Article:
Aspects of Grafting Influence on Carbon and Nitrogen Movement of Some Pear (Pyrus sativa) Cultivars



Among carbon and nitrogen contents, the interaction residing in the Interdependence Theory is one of the important components of plants. To elucidate how grafting influences the flow of carbon from shoots to tree roots and nitrogen from the roots to the shoots two sets of tests were carried out that have targeted the dosage of soluble sugars (to emphasize the relative flow of carbon) and nitrogen content dosage around the grafting union area. After many laboratory analyses, we obtained average values that reflect the dynamics of soluble sugars content depending on grafting, namely: 24% in the scion, 41% into the union area and 35% in the rootstock, in a ratio of about 1:1.7:1.4. In what concerns the total nitrogen content, we observed that the values are very similar between variants. Instead, somewhat higher nitrogen quantities (36%) were obtained in the rootstocks compared to the union area (32%) and scions (32%) representing a ratio of 1:1:1.1. Performing our experiments we found that the distribution of soluble sugars and nitrogen, in particular, in the grafting union area and the flow of photoassimilates and mineral elements, in general, for first year grafted trees depends not so much on the compatibility between scion and rootstock, but on grafting itself. Furthermore, we concluded that grafting itself is a barrier in photoassimilates and mineral elements flow in trees.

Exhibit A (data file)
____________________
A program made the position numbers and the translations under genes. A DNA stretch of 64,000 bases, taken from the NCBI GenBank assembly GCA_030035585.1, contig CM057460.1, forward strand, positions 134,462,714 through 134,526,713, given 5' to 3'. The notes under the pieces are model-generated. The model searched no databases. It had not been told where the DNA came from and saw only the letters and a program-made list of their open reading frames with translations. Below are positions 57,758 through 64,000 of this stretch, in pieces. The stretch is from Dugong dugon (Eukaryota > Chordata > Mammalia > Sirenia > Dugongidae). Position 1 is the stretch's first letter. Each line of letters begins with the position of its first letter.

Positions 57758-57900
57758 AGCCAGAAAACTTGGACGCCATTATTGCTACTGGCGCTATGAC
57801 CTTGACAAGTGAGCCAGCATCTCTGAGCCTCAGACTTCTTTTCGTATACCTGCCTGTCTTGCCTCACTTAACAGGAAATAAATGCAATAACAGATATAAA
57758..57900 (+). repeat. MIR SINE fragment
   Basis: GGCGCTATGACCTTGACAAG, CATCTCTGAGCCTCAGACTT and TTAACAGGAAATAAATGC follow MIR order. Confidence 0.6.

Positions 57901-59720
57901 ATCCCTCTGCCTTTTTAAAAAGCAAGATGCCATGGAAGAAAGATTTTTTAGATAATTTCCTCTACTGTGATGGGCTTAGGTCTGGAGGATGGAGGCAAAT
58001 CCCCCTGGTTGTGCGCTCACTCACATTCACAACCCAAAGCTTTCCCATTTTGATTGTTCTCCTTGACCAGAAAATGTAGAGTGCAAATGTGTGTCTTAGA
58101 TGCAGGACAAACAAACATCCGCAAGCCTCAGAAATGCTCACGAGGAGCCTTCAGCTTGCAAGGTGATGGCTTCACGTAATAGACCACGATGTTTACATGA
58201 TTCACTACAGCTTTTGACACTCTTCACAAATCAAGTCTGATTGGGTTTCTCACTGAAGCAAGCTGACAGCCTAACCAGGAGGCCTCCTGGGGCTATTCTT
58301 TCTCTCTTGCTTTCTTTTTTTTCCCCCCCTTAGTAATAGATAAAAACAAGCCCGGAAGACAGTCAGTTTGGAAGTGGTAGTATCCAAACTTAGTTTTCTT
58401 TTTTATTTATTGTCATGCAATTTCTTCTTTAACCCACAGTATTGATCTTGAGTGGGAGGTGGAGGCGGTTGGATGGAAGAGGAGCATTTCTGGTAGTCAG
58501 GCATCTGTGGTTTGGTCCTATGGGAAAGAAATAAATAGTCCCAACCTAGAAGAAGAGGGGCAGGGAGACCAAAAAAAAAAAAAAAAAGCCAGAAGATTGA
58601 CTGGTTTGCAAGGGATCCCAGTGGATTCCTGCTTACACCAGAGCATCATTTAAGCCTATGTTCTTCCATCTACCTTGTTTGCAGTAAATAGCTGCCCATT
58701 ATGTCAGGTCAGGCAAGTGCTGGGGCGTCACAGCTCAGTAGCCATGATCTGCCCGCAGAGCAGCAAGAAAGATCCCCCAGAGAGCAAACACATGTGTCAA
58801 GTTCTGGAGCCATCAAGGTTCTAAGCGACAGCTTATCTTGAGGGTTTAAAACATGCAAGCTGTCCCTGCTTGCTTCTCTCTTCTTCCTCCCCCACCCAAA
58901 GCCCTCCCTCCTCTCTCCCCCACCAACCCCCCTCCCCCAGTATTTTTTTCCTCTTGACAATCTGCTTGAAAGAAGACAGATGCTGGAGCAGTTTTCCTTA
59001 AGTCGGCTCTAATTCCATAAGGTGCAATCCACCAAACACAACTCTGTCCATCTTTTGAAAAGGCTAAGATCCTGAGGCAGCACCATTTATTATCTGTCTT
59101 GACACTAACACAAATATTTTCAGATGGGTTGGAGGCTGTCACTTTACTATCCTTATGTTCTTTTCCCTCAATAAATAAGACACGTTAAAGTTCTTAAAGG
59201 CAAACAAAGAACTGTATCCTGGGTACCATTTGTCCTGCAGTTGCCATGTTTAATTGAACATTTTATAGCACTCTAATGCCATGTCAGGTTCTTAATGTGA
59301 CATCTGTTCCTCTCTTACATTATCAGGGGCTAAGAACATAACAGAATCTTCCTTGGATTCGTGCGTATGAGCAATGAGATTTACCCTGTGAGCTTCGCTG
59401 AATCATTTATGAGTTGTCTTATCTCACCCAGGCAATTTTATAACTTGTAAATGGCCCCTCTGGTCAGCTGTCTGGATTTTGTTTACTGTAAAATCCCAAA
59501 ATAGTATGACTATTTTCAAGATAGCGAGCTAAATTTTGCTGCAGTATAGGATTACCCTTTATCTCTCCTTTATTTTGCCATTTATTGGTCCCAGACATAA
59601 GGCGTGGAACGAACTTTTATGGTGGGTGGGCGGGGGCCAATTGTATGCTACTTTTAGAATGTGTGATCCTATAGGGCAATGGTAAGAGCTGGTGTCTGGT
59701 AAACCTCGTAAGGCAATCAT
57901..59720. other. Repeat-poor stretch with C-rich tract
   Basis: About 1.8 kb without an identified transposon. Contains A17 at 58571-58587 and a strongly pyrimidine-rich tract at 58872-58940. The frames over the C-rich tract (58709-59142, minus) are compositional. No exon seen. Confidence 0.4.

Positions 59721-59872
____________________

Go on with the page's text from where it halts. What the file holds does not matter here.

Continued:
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June 1, 2018: Notulae Botanicae Horti Agrobotanici Cluj-Napoca in Scopus ElsevierCiteScore 2017=0.78,Horticulture; Agronomy and Crop Science; Plant Science